This business of foreign coaches in MLS -- why does it drag on? Have we not learned enough during the 20-plus years of MLS activity that these guys do not do particularly well here?
I’m not here concerned with the reasons for their lack of success. Those reasons are varied, but not that difficult to divine, I would have thought.
What interests me more is trying to fathom what moves MLS clubs -- both the foreign-owned and the American-owned variety -- to persist with these appointments, despite the demonstrably poor results.
When I say “foreign,” I mean a coach who is imported from another country, one who has little or no experience of American soccer. Guys like Carlos Alberto Parreira, Hans Backe, Ruud Gullit, Walter Zenga, Carlos Queiroz, Aron Winter, Carlos de los Cobos, Bob Houghton, Frank Stapleton, and Hans Westerhof. There’s a great deal of coaching skill and success among those names, but none of them made himself felt in MLS.
OK, those guys are all history, pretty much forgotten, buried by their own ineffectiveness. But there are much more recent examples of non-flourishing foreigners. Owen Coyle, for one. Plus two guys currently employed -- Veljko Paunovic and Patrick Vieira.
Coyle has recently departed from the Houston Dynamo, where he reigned for 18 feeble months. Coyle, we are told, was greatly disoriented by the long-distance travel involved (like he had never looked at a map?), and found that he missed his family. Right.
Coyle’s hiring in 2015 was a prime example of Americans falling for the lure of a foreign coach. He was hailed as a coach from England’s Premier League, which was true, but did not in any way explain why he would be looking for a job in MLS -- which he was. It was Coyle who sought out the Dynamo, not vice versa.
Coyle, a goalscoring forward in his playing days, announced at his first press conference that his team would be attack-oriented, and that he loved to see “a winger taking a fullback on and getting to the byline because we all get out of our seats and get excited."
A peculiarly dated observation, given the dire shortage of wingers in the modern game. The Brit obsession with crosses loomed once more, which did not sound like good news for the Dynamo’s young Mexican star Erick “Cubo” Torres, whose goalscoring feats with Chivas USA were considerably more sophisticated than merely converting crosses.
Evidently. Coyle preferred the more straightforward physical style of the burly 6-foot-2 Will Bruin. Cubo rode the bench, an absurd waste of talent.
I trust it’s safe to assume that the Dynamo front office will not come up with another thoroughly wrong-headed call when they announce Coyle’s successor.
I know little of Chicago’s new coach, the Serbian Veljko Paunovic. He has slight MLS experience -- he played 17 games with the Philadelphia Union in 2011.
His coaching background is thin. Last year, I watched all his games as he coached Serbia to victory in the 2015 U-20 World Cup. A merited triumph, certainly, though I found Serbia to be quite the dullest team I’d ever seen emerge as world U-20 champion.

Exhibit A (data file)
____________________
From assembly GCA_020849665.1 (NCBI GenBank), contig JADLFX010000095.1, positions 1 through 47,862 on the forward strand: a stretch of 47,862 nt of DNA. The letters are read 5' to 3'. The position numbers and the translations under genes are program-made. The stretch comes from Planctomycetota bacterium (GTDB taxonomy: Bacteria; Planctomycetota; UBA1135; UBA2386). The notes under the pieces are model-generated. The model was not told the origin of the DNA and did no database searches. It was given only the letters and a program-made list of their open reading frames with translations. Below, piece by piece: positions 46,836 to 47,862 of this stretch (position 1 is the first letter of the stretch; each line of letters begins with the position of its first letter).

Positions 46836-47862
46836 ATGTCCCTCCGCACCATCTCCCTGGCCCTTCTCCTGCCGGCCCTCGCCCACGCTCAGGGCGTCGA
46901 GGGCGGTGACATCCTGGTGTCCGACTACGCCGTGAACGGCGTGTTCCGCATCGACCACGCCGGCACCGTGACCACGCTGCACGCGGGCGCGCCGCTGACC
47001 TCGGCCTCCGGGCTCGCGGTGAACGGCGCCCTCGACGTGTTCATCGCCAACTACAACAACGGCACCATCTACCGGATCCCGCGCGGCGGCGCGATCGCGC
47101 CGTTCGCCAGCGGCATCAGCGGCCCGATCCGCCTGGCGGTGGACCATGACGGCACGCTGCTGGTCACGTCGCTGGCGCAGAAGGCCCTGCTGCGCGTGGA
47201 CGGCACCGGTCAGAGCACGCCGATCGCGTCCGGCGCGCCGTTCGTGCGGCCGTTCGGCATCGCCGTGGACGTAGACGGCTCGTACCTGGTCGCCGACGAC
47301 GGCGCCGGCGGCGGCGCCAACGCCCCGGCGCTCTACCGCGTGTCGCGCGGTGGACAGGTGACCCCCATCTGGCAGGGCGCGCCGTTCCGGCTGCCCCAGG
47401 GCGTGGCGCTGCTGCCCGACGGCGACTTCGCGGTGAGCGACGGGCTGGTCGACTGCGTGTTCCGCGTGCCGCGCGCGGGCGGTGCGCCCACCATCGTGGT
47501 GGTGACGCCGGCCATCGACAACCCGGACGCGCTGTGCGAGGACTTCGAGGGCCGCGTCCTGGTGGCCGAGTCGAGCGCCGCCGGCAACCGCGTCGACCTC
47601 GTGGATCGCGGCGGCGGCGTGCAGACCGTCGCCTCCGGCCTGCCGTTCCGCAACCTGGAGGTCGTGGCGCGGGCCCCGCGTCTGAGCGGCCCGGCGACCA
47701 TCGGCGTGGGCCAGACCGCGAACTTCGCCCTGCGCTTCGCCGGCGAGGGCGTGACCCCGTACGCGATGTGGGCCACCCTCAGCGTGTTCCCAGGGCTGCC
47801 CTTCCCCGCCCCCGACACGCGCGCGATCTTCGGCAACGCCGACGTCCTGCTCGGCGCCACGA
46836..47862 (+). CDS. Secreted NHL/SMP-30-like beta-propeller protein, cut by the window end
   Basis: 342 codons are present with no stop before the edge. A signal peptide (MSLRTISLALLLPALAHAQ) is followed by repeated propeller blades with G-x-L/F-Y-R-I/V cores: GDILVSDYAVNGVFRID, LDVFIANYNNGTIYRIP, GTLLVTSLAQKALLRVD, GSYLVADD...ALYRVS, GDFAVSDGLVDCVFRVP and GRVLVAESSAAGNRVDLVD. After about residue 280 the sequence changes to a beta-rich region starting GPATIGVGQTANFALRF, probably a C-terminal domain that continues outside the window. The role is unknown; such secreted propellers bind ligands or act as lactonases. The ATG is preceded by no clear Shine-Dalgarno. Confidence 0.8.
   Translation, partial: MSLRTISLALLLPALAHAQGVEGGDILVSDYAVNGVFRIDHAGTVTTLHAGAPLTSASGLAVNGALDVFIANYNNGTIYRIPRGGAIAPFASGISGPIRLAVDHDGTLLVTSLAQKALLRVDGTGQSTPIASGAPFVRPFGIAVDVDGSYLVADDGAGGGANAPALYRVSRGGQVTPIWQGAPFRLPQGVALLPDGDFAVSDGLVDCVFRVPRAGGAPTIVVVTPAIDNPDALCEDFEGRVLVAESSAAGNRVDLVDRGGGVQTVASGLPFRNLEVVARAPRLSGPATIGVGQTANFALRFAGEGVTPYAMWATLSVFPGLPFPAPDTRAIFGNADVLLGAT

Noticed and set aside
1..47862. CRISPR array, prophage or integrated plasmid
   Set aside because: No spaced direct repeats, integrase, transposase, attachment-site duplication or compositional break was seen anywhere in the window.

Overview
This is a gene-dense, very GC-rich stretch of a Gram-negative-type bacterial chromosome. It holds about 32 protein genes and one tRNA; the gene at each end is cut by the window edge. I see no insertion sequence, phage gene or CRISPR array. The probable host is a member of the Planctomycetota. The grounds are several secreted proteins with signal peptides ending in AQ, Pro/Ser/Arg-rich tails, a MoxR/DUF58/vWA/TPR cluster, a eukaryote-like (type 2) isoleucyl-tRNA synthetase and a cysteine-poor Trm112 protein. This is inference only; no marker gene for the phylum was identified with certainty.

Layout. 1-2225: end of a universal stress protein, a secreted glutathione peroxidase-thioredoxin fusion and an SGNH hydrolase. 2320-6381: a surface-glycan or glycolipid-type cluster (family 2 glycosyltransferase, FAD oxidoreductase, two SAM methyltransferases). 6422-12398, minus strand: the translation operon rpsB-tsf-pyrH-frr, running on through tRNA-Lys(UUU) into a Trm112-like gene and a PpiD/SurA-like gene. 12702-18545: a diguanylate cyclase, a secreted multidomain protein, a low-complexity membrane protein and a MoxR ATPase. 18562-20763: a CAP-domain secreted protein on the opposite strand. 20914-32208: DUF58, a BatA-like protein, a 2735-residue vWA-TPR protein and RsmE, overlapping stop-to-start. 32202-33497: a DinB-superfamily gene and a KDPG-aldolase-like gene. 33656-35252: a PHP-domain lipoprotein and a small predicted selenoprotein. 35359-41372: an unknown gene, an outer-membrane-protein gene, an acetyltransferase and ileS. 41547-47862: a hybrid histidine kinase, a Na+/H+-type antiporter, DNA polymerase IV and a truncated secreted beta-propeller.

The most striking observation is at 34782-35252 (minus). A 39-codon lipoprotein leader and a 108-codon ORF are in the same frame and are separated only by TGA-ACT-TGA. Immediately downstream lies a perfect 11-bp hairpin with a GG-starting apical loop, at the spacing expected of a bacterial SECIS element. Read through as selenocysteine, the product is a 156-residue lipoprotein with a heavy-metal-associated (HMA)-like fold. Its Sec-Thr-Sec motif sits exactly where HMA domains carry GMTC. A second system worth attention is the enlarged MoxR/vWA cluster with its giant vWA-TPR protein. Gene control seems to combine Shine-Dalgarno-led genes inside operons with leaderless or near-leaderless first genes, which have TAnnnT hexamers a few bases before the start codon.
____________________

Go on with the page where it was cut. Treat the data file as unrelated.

Paunovic is not off to a roaring start as an MLS coach. The Fire is in last place in the Eastern Conference, with the worst record of all 20 MLS teams.
And so to Patrick Vieira. NY City originally did the right thing. It hired the most promising of the American coaches, Jason Kreis. It didn’t work out. Kreis was not allowed any leeway for the fact that NYC was an expansion team. It seems that some sort of immediate success was needed -- probably at least a playoff berth.
There was no playoff berth, NYC rarely produced soccer worth watching. Kreis was evidently held responsible so he was canned. A decision that puzzles and rankles me. In particular: I find it hard to understand how Kreis, so clever and certain with his choice of players at Real Salt Lake, ended up with so many downright poor players on his NYC squad.
Whatever, Kreis was quickly hooked offstage to make way for Vieira. A really big name (though as a player, not as a coach it needs to be noted). Vieira is not doing particularly well. To put it mildly. That 7-0 wipeout from the Red Bulls has to be the worst defeat suffered by any MLS team, ever.
Yet, surprisingly, incredibly, Vieira seems to have escaped all criticism. I read about 12 game-reports of the rout and not a single one contained any harsh words for Vieira. I doubt I have ever come across a similar situation: an appalling 7-0 humiliation, in front of his own fans, against his local rival ... and no one goes after the coach? Dammit, this is the sort of result that gets pro coaches fired. To make one point only: when your team has been comprehensively outplayed, 3-0, in the first half, the expectation would be for some changes, some substitutions, to start the second.
But Vieira made no move. So he got what he asked for. The 5-8 Dax McCarty had opened the first-half scoring with a header. No prodigious jump was necessary, he was uncontested. So he did exactly the same thing at the beginning of the second half, this one I’ll swear he had to stoop to make contact with the ball.
Vieira’s postgame comments avoided any suggestion that his coaching might have played a role in the debacle. And it seems that no one asked.
That raises a possibility, something I had thought we had left behind. Can it be that, in the presence of big soccer names, Americans still feel it is in bad taste to show dissent?
Maybe the names don’t have to be that big. Coyle was no superstar. Maybe just being European is considered enough to ensure superiority. We saw that mentality at work with the misguided appointment of Englishman Peter Walton to head up MLS referees. A job that should surely have gone to an American.
Frankly, if Vieira can come out unscathed after his team has been calamitously mauled on their own field, the mind trembles to imagine what ghastly soccer crime he will have to commit before squeaks of protest are heard.